Mayor holds Q&A on alternatives to policing in Evanston

+An+EPD+officer.+An+EPD+officer+allegedly+commented+on+the+DefundEPD+Instagram+account+in+opposition+to+the+Black+Lives+Matter+movement.+

Daily file photo by Colin Boyle

An EPD officer. An EPD officer allegedly commented on the DefundEPD Instagram account in opposition to the Black Lives Matter movement.

Jacob Fulton, Reporter

Mayor Steve Hagerty, Police Chief Demitrous Cook and representatives from other cities discussed alternative policing practices during the penultimate event in the city’s weekly policing Q&A series on Monday.

Evanston Police Department has established connections with various local nonprofit organizations, such as Connections for the Homeless and the local YWCA, Cook said. Organizations collaborate with EPD for specific needs, such as housing assistance and domestic violence support. However, EPD is most frequently the first response to these calls, and brings in other organizations later on.

In Colorado, the Mental Health Center of Denver partners with the Denver Police Department, and is involved in responses to 911 calls, Chris Richarson, the center’s program manager, said. Operators can request for a local social worker and paramedic to respond to situations instead of Denver police officers.

Recently, the Mental Health Center of Denver also allows for ride-along social workers, who partner with officers on patrol and work to respond to situations they may be better equipped to deal with. Richardson said the pilot program, which has run for nearly three months, has responded to around 350 calls.

“Not one of those (calls) has led to us having to key up requesting police backup,” Richardson said. “We’ve been able to resolve them on-scene, and if we needed something like an ambulance, we were able to specifically request an ambulance.”

Richardson said the partnership has allowed mental health professionals to handle difficult situations appropriately, and now DPD officers often call for social workers as backup.

In Olympia, Washington, policing also relies on mental health support workers to de-escalate situations police officers may not be equipped to deal with. Anne Larsen, Olympia Police Department’s outreach services coordinator, said in 2017, a public safety levee allowed OPD to create a crisis response unit. As a result, teams of mental health professionals patrol Olympia in a van from 7 a.m. to 9 p.m. daily.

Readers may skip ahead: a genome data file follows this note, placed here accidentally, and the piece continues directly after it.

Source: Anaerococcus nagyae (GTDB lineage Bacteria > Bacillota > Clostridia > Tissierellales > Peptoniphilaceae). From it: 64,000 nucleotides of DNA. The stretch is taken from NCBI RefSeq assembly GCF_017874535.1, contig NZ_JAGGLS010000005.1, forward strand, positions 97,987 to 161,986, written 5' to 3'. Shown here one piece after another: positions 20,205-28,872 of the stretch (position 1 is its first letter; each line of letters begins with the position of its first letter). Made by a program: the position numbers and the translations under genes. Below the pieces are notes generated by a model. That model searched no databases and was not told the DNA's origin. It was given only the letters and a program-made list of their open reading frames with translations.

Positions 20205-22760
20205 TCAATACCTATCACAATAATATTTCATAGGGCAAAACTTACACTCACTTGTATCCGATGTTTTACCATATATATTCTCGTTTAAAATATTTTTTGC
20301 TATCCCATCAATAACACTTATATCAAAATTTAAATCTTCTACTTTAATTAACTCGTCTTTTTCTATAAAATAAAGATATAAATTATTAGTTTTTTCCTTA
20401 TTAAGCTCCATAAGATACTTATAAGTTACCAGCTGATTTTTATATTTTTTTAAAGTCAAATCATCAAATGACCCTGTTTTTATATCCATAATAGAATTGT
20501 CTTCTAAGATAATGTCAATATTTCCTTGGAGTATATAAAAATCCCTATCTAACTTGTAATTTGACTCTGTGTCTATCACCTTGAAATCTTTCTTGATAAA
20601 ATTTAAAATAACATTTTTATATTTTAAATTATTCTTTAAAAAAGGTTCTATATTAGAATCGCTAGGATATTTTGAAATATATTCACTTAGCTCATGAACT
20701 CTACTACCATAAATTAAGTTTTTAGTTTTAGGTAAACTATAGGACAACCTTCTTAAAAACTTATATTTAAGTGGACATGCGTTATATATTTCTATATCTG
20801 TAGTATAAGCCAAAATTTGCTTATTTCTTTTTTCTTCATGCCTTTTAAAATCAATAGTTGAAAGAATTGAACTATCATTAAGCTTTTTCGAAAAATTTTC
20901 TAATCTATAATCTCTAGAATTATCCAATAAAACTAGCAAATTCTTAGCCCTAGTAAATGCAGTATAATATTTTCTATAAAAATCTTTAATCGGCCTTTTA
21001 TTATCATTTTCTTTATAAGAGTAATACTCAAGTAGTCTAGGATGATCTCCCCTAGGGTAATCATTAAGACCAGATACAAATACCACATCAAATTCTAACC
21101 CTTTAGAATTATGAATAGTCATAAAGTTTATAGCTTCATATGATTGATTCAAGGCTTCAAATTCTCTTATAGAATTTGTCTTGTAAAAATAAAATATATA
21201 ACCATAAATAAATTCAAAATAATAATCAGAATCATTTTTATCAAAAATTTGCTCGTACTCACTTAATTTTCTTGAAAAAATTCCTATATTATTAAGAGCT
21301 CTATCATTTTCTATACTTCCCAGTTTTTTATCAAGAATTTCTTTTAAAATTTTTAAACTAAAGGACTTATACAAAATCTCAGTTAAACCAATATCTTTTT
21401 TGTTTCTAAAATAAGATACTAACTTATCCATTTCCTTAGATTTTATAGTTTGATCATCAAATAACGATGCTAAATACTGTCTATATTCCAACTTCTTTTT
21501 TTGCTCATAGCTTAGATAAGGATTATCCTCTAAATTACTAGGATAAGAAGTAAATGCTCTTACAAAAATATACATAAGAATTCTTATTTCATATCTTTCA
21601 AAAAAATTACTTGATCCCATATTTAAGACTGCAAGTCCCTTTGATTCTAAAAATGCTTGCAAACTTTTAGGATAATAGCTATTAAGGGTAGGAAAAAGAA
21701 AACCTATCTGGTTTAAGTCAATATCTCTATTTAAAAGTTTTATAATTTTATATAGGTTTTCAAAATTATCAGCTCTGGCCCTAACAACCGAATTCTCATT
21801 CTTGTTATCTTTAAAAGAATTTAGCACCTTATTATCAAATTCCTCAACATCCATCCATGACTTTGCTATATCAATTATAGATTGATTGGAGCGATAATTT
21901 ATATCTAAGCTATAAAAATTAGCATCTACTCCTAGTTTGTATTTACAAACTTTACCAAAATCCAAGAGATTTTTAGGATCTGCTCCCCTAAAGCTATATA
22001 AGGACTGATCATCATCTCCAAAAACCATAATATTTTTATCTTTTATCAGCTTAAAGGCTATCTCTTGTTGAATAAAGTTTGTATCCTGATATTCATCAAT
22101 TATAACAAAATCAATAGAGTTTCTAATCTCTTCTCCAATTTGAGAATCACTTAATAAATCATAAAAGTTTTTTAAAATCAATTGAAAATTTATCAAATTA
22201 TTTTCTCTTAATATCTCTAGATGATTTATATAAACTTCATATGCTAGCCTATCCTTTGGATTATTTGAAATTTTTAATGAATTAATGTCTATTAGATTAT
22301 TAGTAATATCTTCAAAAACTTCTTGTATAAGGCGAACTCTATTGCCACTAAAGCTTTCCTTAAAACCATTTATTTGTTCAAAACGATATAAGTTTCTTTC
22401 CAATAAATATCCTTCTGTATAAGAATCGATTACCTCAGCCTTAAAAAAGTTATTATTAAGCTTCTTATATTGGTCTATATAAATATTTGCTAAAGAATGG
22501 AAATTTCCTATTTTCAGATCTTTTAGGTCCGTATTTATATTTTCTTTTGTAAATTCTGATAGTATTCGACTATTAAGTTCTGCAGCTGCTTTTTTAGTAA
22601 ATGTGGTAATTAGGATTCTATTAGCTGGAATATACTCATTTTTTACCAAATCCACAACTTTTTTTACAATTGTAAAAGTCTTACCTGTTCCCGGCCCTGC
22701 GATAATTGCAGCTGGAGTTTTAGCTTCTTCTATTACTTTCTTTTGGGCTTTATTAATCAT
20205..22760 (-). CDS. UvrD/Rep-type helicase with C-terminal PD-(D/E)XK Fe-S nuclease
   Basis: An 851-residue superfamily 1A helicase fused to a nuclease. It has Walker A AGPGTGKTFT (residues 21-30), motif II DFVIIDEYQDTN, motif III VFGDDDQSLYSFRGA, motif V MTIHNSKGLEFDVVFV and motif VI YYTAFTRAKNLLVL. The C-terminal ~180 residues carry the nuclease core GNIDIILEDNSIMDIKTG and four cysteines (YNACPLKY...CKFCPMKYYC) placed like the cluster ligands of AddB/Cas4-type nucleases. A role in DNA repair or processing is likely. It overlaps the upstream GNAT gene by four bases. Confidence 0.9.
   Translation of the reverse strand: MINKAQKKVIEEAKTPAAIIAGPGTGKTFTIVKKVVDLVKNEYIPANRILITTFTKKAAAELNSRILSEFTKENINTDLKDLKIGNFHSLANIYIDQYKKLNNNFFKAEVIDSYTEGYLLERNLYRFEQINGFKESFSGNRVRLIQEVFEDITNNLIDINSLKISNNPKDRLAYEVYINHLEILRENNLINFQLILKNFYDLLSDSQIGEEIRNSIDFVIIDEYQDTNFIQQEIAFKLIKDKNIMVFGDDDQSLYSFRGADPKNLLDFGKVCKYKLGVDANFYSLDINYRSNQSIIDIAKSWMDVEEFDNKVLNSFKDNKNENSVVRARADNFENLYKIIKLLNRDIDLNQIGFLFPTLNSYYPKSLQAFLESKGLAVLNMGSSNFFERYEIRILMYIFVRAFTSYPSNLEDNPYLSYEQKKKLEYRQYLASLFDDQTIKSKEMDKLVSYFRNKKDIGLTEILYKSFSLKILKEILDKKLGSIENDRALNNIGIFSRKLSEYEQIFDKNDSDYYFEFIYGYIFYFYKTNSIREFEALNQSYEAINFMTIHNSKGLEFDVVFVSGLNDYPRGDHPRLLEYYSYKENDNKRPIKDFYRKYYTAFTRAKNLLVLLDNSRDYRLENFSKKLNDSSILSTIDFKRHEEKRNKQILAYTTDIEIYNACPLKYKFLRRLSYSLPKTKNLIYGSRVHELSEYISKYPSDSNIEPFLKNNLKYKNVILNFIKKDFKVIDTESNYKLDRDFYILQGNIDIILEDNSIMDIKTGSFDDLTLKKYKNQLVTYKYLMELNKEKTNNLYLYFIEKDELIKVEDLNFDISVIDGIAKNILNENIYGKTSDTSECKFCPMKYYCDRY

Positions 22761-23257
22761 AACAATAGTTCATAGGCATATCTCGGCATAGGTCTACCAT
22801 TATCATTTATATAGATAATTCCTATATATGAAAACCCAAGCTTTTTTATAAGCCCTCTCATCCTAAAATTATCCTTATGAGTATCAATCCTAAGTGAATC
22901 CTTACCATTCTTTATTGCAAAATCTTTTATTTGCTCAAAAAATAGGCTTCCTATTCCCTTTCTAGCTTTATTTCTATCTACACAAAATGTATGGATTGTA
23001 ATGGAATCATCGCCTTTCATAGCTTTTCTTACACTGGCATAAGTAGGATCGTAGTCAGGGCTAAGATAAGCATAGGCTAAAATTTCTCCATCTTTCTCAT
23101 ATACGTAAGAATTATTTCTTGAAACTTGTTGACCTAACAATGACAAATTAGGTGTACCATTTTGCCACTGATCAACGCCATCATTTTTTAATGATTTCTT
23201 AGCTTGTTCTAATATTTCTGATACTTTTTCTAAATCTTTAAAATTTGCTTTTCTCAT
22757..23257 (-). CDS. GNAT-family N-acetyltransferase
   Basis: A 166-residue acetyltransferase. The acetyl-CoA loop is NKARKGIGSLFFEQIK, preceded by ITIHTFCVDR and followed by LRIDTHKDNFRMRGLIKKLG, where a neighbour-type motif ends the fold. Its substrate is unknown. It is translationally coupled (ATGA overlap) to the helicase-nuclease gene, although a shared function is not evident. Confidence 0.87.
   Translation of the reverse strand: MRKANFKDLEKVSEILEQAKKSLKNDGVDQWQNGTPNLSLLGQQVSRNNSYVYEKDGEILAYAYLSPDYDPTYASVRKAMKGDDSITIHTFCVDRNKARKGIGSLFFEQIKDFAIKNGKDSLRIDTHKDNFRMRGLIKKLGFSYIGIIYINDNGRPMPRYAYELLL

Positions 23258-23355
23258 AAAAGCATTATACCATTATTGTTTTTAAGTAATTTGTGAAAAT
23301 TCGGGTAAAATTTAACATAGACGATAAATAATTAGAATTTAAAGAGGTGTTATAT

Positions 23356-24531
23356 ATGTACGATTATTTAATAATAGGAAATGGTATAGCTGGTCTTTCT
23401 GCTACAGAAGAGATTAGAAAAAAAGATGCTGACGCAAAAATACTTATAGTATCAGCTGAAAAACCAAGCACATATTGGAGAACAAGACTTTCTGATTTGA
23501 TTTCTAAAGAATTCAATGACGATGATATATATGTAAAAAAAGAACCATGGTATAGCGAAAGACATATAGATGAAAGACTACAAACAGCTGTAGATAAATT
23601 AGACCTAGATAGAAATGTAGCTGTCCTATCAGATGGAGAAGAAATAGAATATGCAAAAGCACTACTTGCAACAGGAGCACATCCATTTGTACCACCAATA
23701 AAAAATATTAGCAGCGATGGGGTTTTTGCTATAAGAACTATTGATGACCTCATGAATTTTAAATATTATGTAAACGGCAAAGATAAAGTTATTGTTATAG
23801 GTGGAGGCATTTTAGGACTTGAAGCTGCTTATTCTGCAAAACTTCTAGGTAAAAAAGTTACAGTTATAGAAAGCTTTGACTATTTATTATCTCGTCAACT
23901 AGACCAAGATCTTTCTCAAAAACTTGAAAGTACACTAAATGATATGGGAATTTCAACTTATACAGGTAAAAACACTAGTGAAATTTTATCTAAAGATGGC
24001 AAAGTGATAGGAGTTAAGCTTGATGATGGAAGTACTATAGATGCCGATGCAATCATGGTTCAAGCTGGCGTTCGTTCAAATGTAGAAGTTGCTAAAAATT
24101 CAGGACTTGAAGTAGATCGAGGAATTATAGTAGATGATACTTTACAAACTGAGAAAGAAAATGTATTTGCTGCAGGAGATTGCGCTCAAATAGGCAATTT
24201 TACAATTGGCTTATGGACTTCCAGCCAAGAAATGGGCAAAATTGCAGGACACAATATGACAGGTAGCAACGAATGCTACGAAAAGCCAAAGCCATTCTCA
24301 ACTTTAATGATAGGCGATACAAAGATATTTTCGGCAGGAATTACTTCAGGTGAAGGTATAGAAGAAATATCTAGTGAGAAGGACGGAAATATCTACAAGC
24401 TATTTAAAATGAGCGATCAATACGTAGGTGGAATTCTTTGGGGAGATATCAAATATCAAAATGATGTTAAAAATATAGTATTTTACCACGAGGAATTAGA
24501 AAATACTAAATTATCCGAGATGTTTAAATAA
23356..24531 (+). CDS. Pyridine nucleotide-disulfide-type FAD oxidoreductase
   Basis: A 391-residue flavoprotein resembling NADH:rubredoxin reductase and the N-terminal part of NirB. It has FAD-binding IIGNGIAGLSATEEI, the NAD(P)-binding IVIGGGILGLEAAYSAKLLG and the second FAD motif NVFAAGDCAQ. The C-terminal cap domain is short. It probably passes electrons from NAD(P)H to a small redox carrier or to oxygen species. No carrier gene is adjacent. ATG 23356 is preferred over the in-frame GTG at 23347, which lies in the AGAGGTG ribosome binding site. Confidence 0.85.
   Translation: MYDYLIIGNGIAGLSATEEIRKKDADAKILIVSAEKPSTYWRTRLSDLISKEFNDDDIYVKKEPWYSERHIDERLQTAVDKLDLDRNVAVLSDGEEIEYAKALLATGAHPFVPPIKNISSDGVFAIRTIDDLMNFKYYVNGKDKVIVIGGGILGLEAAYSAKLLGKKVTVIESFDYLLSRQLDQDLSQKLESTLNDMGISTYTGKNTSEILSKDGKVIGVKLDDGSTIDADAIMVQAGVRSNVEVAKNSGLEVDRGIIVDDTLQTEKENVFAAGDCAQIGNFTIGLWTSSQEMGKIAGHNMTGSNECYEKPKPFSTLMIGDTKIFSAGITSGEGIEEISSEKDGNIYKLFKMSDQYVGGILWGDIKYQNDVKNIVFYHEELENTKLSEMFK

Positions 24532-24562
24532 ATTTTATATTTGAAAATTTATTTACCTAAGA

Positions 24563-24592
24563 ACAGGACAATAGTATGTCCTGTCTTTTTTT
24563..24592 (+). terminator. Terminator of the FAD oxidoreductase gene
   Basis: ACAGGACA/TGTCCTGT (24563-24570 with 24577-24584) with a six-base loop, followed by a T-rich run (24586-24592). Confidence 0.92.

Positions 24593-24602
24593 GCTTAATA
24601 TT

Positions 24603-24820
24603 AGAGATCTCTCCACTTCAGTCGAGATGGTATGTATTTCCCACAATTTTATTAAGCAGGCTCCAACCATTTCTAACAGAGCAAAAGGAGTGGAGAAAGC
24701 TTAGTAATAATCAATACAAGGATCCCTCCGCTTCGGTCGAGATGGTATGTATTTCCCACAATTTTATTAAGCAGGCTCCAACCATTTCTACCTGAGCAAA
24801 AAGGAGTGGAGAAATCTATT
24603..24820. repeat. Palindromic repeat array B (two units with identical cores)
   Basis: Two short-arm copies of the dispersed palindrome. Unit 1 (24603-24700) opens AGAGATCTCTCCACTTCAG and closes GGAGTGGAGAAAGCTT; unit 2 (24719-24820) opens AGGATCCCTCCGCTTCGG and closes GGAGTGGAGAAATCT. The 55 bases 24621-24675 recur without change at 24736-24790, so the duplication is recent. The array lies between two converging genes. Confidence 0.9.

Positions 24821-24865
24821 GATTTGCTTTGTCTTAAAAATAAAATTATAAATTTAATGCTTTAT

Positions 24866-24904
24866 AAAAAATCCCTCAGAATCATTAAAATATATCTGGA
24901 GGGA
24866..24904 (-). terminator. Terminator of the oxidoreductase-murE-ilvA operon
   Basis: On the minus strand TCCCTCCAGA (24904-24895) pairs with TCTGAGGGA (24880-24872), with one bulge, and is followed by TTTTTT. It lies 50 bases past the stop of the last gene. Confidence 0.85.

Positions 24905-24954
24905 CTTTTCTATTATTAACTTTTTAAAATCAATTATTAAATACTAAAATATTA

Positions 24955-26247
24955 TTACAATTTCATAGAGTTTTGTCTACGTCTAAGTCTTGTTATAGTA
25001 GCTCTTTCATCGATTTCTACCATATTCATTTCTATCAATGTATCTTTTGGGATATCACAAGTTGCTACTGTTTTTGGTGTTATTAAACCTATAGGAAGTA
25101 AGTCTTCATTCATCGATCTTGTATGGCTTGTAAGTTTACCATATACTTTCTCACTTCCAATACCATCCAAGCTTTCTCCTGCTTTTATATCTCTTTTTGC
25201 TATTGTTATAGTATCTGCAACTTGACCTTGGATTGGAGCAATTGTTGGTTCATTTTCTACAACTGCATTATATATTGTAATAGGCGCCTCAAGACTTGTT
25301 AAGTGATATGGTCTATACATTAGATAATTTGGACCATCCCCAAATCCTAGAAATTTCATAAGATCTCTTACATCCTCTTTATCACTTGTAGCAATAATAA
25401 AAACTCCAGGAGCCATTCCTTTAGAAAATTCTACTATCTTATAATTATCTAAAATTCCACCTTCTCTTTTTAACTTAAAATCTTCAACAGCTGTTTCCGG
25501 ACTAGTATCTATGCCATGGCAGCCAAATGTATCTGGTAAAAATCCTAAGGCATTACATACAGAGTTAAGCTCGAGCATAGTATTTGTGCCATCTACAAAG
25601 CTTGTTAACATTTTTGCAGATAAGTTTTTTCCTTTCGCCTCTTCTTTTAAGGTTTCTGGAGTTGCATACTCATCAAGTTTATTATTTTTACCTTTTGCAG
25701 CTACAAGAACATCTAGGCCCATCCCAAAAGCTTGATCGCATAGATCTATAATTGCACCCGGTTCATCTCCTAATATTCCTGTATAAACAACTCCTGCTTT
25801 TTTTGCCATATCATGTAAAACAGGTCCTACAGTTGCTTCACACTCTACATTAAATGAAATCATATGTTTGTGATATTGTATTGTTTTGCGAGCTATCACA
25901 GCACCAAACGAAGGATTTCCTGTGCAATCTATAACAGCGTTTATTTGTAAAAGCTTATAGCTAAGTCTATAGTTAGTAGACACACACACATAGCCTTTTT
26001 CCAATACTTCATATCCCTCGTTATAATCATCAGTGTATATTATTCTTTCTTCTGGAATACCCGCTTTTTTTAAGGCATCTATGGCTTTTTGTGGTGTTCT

“If they see somebody having a bad day or in distress, or if they helped somebody the other day… and they swing by and check in on them. A lot of what we do is self-initiated,” Larsen said. “You really want to prevent someone from calling 911 to begin with… It frees up our officers to do law enforcement work, and it frees up our team to really engage in the community and help them.”

The panel served as an opportunity for community members and leaders to hear about successful programs in other cities across the nation, Hagerty said. Evanston has researched methods of alternative policing and citizen safety, he said, and is following “best practices” based on recommendations given to city officials.

However, he said the city will continue to evaluate its next steps as EPD works to find ways it can best serve the Evanston community.

“We’re not alone — there’s many cities out there taking a hard look at what’s the best way to manage mental health issues in the community and homelessness issues in the community,” Hagerty said. “Our police chief and the chief deputies… are very committed to a full examination of this while we figure out what’s best for Evanston.”

Email: [email protected]
Twitter: @jacobnfulton

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